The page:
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Research paper
Low-frequency versus high-frequency stimulation of the pedunculopontine nucleus area in Parkinson's disease: a randomised controlled trial
  1. D Nosko1,2,3,
  2. M U Ferraye1,2,4,
  3. V Fraix1,2,3,
  4. L Goetz1,2,3,
  5. S Chabardès1,2,3,
  6. P Pollak1,2,3,5,
  7. B Debû1,2
  1. 1University of Grenoble, Grenoble, France
  2. 2INSERM, U836, Grenoble Institute of Neuroscience, Grenoble, France
  3. 3University Hospital of Grenoble, Grenoble, France
  4. 4Donders Institute for Brain, Cognition and Behaviour, Centre for Cognitive Neuroimaging, Nijmegen, The Netherlands
  5. 5University Hospital of Geneva, Geneva, Switzerland
  1. Correspondence to Dr Murielle Ferraye, Donders Institute for Brain, Cognition and Behaviour, Centre for Cognitive Neuroimaging, P.O. Box 9101, Nijmegen 6500 HB, The Netherlands; m.ferraye{at}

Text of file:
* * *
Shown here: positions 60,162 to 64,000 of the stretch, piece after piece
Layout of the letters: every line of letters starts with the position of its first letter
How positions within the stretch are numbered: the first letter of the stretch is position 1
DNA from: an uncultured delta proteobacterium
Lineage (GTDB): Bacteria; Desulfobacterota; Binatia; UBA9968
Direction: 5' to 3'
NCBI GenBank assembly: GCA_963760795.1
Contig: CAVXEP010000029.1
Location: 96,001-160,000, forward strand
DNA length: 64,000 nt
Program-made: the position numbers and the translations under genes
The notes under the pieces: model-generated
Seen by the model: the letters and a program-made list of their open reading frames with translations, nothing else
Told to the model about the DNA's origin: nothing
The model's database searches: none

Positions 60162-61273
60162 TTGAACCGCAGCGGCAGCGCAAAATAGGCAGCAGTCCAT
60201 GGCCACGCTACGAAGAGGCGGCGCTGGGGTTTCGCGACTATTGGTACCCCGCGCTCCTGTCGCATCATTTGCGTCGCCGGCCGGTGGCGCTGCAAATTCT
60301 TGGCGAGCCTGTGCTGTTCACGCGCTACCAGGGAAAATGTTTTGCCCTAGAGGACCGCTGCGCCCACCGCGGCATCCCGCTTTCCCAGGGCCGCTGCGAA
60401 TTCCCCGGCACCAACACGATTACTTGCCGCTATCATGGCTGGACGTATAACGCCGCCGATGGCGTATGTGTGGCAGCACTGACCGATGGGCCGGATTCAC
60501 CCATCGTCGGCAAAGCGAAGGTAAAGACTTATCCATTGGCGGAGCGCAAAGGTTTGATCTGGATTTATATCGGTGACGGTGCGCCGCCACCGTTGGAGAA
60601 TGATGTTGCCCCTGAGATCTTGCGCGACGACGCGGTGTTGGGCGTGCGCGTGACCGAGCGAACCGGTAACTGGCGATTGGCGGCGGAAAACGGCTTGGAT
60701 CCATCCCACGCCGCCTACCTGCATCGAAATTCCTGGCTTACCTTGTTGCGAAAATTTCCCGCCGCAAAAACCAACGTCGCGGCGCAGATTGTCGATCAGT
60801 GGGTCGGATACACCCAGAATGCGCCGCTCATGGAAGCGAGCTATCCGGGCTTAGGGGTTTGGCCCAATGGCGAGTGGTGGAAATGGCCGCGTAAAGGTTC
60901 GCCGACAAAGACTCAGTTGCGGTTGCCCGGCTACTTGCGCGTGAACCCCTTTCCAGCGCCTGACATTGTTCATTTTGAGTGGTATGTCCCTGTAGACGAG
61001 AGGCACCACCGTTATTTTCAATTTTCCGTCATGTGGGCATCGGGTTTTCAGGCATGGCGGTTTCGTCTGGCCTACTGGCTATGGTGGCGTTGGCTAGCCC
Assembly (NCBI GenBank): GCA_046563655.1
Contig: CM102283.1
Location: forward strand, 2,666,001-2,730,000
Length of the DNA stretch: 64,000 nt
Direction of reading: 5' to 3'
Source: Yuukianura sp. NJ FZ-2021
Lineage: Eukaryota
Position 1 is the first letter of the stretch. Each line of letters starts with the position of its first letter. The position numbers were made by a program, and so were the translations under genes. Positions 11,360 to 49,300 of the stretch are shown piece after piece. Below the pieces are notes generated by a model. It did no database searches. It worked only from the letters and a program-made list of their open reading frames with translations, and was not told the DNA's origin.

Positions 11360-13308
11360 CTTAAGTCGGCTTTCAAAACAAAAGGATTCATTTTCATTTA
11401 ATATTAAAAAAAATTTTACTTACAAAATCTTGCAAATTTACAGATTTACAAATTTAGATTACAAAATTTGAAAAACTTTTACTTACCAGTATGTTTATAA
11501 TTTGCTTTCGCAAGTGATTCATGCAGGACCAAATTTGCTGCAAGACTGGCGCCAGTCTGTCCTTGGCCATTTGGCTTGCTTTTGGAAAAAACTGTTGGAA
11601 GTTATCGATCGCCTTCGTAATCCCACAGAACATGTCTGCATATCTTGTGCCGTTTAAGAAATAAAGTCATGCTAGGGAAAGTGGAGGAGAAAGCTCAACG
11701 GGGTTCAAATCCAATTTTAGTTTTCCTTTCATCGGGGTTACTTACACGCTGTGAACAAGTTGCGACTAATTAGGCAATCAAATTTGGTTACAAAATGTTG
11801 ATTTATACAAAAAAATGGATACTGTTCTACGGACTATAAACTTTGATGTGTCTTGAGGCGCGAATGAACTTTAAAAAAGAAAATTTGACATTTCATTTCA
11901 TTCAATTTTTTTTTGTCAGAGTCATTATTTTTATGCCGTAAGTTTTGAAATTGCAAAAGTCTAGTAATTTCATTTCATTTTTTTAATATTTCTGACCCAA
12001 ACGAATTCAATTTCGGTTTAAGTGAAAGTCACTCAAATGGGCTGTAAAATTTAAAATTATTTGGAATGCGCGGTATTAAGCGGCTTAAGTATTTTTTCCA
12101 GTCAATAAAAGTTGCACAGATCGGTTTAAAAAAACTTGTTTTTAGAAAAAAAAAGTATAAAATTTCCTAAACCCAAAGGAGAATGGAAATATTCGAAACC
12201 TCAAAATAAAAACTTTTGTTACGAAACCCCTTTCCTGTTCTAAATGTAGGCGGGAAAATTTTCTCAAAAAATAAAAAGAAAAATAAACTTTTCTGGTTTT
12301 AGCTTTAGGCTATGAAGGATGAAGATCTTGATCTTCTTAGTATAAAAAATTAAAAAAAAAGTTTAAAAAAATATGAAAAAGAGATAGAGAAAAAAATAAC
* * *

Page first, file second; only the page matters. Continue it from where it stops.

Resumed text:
Objective To compare the influence of low-frequency (10–25 Hz) versus higher (60–80 Hz) frequency stimulation of the pedunculopontine nucleus area (PPNa) on akinaesia, freezing of gait and daytime sleepiness.

Method We included nine patients with Parkinson's disease (PD) and severe gait disorders. In this double-blind randomised cross-over study, patients were assessed after 24 h of PPNa stimulation. Assessments included the motor part of the Unified Parkinson's Disease Rating Scale, the Epworth Sleepiness Scale and a behavioural gait assessment.

Results Compared with 60–80 Hz, 10–25 Hz PPNa stimulation led to decreased akinaesia, gait difficulties and daytime sleepiness in 7/9 patients. In one patient, these symptoms were aggravated under 10–25 Hz stimulation compared with 60–80 Hz.

Conclusion These results are in keeping with the benefits of chronic PPNa stimulation for gait and postural difficulties in patients with PD, and with regard to the influence of patients' clinical characteristics, differential neuronal loss in the PPNa and electrode location. We conclude that in patients with PPNa stimulation, low frequency provides a better outcome than high-frequency stimulation.

  • Movement Disorders
  • Parkinson's Disease
  • Gait
  • Neurosurgery

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